28 July 2011

Post 408: What Language Is

What Language Is: And What It Isn't and What It Could Be by John H. McWhorter. ISBN: 9781592406258 (eGalley - publishes: August 4, 2011).

Sometimes I like reading non-fiction because it reminds me of what I already know, but have sort of buried under all of the other "things I know." For instance, I know that writing is technically a representation of language, but this book reminded me of that, and then it went a step further and blew my mind. McWhorther gives examples where not only has the written language been affected by the spoken, but vice versa. One example he used was a country where the written language was considered the "real" language whereas the spoken language wasn't (I can't remember which country, my bad). That is just about the very definition of unbelievable. Why is the more formal (and complicated) version considered real when it isn't even used to communicate on a person-to-person-in-real-time basis?

I've always found writing, the fact that we can understand it and even interpret it in different ways, fascinating. It definitely makes it challenging to choose the correct word to indicate tone and meaning, whereas speaking allows for a range of vocal inflections, and if you're in the same room there's always body language to assist with interpreting meaning. Writing requires a lot of assumption when reading it. For instance, if I state something sarcastically in my blog, you have to know that I'm being an asshole instead of just contradictory. I can give you certain textual clues, like including emoticons or italicized text or maybe even a footnote, but writing does lack a great deal of information that you would otherwise get from spoken language, which of course is why writing will always only be a representation.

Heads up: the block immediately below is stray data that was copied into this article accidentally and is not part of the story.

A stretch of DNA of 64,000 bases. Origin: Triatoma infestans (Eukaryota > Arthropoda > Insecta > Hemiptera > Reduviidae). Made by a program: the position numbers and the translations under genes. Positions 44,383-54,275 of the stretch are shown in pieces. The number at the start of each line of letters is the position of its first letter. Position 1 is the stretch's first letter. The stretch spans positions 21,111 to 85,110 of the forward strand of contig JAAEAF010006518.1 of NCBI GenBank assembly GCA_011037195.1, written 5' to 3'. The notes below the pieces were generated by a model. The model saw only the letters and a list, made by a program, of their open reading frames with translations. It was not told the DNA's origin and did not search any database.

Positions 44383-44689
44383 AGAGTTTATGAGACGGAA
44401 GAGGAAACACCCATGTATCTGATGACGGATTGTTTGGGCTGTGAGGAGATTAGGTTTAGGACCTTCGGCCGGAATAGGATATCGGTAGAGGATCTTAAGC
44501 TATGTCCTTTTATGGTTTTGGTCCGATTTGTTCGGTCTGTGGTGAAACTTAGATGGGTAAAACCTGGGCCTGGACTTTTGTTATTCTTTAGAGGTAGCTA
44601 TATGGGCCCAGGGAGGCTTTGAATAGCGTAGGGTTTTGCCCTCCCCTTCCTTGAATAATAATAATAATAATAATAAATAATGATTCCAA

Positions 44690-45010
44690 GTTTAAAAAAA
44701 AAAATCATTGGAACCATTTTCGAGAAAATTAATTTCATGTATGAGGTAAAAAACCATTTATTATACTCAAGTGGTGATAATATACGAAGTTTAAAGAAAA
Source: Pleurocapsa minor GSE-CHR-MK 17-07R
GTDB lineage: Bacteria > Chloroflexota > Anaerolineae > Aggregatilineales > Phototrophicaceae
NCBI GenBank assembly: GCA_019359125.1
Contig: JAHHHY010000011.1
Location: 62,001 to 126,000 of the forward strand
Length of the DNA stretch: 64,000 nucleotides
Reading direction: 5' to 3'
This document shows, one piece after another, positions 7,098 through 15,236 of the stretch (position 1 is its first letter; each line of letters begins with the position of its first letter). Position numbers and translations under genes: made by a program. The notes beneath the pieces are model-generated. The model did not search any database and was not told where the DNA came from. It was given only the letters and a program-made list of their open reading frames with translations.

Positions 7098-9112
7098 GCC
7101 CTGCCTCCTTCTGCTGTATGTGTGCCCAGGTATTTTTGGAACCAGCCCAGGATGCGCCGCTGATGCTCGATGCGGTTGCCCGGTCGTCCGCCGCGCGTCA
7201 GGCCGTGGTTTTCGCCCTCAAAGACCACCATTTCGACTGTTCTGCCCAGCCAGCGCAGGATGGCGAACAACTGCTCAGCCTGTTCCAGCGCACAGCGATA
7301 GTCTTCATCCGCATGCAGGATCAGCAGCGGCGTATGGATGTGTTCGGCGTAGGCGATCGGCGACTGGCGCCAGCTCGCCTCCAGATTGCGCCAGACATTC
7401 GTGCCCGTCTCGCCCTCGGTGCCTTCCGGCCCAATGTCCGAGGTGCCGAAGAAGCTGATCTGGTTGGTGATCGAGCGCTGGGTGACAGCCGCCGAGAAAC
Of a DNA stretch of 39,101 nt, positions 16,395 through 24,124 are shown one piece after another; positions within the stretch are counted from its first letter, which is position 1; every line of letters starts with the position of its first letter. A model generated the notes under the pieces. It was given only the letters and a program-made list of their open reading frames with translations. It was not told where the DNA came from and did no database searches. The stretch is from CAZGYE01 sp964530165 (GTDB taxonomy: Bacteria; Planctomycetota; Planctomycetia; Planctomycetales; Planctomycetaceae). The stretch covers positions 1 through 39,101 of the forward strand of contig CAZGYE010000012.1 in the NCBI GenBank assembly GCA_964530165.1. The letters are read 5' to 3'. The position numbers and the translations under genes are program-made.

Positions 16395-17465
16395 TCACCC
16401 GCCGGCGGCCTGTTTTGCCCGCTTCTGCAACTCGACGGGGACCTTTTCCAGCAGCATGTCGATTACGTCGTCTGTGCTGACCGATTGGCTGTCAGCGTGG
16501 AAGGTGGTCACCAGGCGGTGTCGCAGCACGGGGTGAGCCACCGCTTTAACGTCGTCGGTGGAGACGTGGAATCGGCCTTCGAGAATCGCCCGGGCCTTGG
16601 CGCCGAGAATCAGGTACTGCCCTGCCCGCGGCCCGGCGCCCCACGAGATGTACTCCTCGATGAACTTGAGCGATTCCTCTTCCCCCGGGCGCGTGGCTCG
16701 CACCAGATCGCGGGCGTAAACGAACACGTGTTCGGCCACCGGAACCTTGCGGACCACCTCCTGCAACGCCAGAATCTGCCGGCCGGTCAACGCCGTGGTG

But what an awesome representation it is! How many of you actually think in words rather than pictures? What do you think we did before we had writing? First of all, if we saw a tree, we wouldn't think of the word "tree"; but our brains automatically identify things, and with the identification comes the words. If I was speaking with someone and didn't know how to read or write, instead of seeing the word "tree" in my head, I would probably just see a tree, and then as they described it the tree would get closer to matching their description. Our brains still do this, but go through the additional step of picturing the word first. At least, this seems to be the way my brain works, which is probably why words are so important to me.

Don't get me wrong, I don't care about words dying out or falling out of use. For the most part I don't care about kids not knowing the difference between they're/their/there; it's annoying to me, but whatever, it doesn't hurt me that they don't know that. I do care about communicating effectively through writing when I do not have the opportunity to speak. Part of that is because I am a very deliberate thinker. I am not a slow thinker per se, but I like to evaluate all of my options and mull over an idea before opening my mouth. I don't like to look stupid, and if I say something stupid, I at least want to be assured of the opportunity to clarify my statements. In writing I don't always get that opportunity and so I try to be more careful of what I say.

If tomorrow the World Linguistics Council for English decided to change how English was written, I wouldn't mourn it. I would adapt and learn how to write according to the new standards of grammar and/or spelling. Because I want to be able to communicate. I may not be able to adapt to it immediately, but just as I have learned that because I think it should be spelled "sandwhich" doesn't mean that it's correct, and if I want to be certain someone will understand I meant "sandwich" as opposed to "sand which," I need to conform to the structures of the time. Do those structures need to change with the language? Should we simplify our writing to reflect changes? Do we really need to be that hung up about they're/their/there? Maybe not. Maybe we shouldn't care. Maybe this poor ability to remember grammar rules is a good thing and we can get over ourselves and just communicate already.

Nah, that shit still pretty much annoys me.

My review can be found on Goodreads.
LibsNote: Review copy provided by Netgalley.

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